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The BBC's Denis Murray
"Republican dissidents are being blamed"
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The BBC's Julian O'Neil
"The finger of suspicion would be pointed at dissident republicans"
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The BBC's David Eades
"Nobody has been hurt"
 real 28k

The BBC's Denis Murray
"Republican dissidents are being blamed"
 real 28k

Thursday, 6 April, 2000, 15:42 GMT 16:42 UK
Bombing blamed on dissidents
Scene of bomb is examined by forensic experts
Scene of bomb is examined by forensic scientists
A bomb attack on an army base in Londonderry is part of a build-up to an offensive by dissident republicans, it has been claimed.

The Ulster Unionist leader, David Trimble, said it appeared that the attack on Ebrington barracks in Londonderry was part of a wider campaign by dissidents.

The bomb contained five pounds of homemade explosives which went off inside the perimeter fence.

Speaking on BBC Radio, Mr Trimble, said: "There have been a number of incidents recently which have been attributed to dissident republicans.

"This may be another one.

"And there is reason to believe that dissident republicans are trying to launch a sustained campaign."

Sinn Fein's Mitchel McLaughlin acknowledged that the attack was probably carried out by dissident republicans.

"Quite clearly this is not unrelated to the political crisis," said the Foyle assembly member.

"The political vacuum provides the only space in which this 'micro' group can operate."

Mitchel McLaughlin: Attack linked to political vacuum
Nobody was injured in the explosion on Thursday which damaged the fence and an unmanned guardhouse at the barracks on the city's Waterside area.

Superintendent Ian Hamill said: "There is some damage to the perimeter fence of the barracks.

" No-one has been physically injured but, of course, it has been a shock to people working within the barracks."

Later on Thursday, the police found timing devices and detonators in Derry.

They were discovered during a security operation after men were seen running away from a car.

It is not known if it is connected to the attack on Ebrington barracks about three miles away.

The attack on the base was the second on a security installation in Northern Ireland in less than two months, heightening fears of a developing campaign by former IRA terrorists opposed to the Good Friday Agreement.

The Mayor of Derry, Pat Ramsey, has said he is dismayed at the attack and that those responsible are the enemies of the people of Ireland.

Ian Hamill: It has been a shock to people
Ian Hamill: It has been a shock to people
Gregory Campbell, security spokesman for the anti-agreement Democratic Unionist Party, has visited the scene.

He said the blast bore similarities to the incident at Ballykelly, 12 miles away, in February.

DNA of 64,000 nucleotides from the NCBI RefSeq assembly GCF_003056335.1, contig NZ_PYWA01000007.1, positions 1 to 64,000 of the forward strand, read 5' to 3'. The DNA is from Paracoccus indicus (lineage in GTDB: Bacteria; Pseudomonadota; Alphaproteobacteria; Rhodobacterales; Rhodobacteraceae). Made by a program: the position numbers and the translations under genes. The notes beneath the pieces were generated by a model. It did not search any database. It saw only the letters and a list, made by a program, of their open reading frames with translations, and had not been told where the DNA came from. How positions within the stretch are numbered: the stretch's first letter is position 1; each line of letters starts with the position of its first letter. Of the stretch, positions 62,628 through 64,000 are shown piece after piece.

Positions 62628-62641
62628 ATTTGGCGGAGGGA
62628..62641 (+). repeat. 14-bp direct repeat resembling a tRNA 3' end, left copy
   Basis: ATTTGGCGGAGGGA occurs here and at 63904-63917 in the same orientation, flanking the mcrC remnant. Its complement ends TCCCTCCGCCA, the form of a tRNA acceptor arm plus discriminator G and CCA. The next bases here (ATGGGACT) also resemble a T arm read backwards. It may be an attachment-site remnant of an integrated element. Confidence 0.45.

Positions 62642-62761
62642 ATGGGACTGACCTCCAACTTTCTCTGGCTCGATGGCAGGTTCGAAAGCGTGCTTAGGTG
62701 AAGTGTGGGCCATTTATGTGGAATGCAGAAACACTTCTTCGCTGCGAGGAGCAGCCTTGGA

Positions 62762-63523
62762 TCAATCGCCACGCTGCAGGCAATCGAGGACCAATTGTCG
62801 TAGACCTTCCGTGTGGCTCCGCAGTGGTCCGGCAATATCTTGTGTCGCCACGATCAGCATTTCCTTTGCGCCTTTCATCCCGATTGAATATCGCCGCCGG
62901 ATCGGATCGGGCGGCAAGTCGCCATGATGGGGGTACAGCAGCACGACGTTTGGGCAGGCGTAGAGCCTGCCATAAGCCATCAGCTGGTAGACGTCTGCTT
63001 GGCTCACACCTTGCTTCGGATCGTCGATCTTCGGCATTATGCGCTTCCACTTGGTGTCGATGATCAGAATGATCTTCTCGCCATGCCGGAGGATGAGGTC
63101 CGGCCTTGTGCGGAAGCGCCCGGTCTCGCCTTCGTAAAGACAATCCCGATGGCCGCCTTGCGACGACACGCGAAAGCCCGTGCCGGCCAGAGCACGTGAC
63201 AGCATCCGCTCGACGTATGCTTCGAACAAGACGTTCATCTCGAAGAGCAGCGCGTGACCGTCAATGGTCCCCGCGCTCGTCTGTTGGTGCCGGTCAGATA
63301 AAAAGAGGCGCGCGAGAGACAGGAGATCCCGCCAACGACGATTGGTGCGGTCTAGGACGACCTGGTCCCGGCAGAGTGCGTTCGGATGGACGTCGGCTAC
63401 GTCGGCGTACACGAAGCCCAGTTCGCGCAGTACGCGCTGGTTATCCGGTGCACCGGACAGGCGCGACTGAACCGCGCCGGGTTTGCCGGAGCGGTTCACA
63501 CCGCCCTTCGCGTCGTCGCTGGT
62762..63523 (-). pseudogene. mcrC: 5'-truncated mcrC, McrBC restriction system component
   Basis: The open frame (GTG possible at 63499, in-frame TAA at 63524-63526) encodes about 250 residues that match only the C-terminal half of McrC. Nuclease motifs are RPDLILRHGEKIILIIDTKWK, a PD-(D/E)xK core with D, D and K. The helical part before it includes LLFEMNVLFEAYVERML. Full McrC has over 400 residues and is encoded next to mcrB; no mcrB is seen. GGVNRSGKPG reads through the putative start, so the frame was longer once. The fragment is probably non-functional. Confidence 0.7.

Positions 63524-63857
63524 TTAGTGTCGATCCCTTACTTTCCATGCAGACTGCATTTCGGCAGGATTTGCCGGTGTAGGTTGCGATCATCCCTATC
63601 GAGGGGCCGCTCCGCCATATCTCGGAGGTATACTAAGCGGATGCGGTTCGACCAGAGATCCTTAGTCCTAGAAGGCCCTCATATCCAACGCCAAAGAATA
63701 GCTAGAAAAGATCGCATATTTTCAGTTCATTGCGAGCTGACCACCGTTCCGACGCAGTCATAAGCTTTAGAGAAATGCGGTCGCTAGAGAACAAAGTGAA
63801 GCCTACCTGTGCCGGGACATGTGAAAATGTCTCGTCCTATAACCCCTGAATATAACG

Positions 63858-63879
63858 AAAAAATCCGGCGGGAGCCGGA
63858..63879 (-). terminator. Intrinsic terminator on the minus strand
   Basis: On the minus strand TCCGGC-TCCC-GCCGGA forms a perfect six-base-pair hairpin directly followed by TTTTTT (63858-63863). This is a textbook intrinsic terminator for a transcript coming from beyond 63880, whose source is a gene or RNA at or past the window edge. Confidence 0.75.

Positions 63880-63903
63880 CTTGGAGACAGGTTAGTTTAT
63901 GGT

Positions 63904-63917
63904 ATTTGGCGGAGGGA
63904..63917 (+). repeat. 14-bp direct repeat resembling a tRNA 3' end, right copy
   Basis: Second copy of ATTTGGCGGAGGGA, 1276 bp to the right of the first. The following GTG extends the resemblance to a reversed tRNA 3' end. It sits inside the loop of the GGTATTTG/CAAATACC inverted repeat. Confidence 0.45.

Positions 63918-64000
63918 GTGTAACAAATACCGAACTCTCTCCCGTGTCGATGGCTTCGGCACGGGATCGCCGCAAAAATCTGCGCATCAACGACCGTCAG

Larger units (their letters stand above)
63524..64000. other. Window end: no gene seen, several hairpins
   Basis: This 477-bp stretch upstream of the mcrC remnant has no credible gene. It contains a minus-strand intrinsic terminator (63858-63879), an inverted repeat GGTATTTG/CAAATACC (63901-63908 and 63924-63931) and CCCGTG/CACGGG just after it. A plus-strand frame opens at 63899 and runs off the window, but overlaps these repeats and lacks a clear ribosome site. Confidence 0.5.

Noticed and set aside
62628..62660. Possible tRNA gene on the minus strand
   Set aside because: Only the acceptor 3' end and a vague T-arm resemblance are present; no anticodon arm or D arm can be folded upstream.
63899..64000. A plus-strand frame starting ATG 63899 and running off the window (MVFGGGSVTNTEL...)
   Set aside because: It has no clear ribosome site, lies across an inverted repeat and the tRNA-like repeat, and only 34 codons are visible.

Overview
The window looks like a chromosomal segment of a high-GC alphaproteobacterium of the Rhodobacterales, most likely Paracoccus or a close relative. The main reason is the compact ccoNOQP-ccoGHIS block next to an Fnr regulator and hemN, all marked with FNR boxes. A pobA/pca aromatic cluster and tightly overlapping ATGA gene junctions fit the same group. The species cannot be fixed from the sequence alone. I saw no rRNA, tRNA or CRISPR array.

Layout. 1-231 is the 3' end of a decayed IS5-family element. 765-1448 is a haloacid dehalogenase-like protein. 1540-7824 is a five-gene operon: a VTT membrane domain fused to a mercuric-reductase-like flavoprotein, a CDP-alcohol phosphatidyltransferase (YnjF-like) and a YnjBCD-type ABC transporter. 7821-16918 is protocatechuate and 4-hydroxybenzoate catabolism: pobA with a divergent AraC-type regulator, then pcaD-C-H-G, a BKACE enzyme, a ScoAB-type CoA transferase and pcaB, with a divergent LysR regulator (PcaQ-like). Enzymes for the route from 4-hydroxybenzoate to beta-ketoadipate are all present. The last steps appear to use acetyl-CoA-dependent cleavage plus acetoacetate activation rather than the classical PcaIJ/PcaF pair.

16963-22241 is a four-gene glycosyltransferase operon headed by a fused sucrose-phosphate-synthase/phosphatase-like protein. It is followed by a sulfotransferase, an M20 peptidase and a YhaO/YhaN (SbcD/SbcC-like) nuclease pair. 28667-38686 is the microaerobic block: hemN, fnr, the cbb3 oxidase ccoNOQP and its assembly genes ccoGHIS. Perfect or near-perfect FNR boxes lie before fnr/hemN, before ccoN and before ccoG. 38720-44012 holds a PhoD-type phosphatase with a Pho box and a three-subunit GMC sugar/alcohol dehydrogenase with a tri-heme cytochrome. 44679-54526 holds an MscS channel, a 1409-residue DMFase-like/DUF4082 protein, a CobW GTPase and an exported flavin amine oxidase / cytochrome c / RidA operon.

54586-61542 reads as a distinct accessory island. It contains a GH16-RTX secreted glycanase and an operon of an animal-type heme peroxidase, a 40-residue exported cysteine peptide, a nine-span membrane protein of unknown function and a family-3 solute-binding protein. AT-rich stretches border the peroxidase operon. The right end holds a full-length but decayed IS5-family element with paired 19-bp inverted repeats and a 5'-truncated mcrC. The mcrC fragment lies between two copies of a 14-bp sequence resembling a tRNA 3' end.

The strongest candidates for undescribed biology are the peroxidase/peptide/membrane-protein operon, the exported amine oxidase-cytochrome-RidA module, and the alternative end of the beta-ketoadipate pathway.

Mr Campbell said: "In Ballykelly there was a breach of the security fence, with the bomb planted near sleeping quarters. Here it was beside a former guardhouse.

"It appears to have been outside the perimeter."

'Security a bit lax'

Mr Campbell also claimed that in recent months the base's watchtowers had not been manned.

"I get the impression that security has become a bit lax since the ceasefire," he said.

"This is confirmation of what we all knew was coming, a determined effort by paramilitary groups.

"When you look at the past few months it is very obvious that these groups - if they are splinter groups, if they are people who are leaving the Provisional IRA to join these dissidents or if the Provisional IRA is giving a wink and a nod to these dissidents - it is as plain as the nose on your face these people are developing terrorist capabilities."

Meanwhile, Irish Prime Minister Bertie Ahern has told the Irish parliament he believed dissident republicans were responsible for the bomb.

He said: "I would take the opportunity to unreservedly condemn the bomb."

He added their actions were "anti-republican".

He said both governments were determined to continue with their efforts to resolve the current crisis.

Progressive Unionist Party leader David Ervine said the attack on the army base could prompt a cycle of violence. Mr Ervine was speaking in Dublin prior to a meeting with Mr Ahern.

The governments in London and Dublin are still trying to inject momentum into the stalled Northern Ireland peace process before Easter in order to reinstate the suspended political institutions.

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See also:

06 Apr 00 | Northern Ireland
Explosion at army camp
01 Mar 00 | Northern Ireland
Dissidents claim army attack
06 Feb 00 | Northern Ireland
Outrage at bombing
25 Feb 00 | Northern Ireland
Police quiz man about bombing
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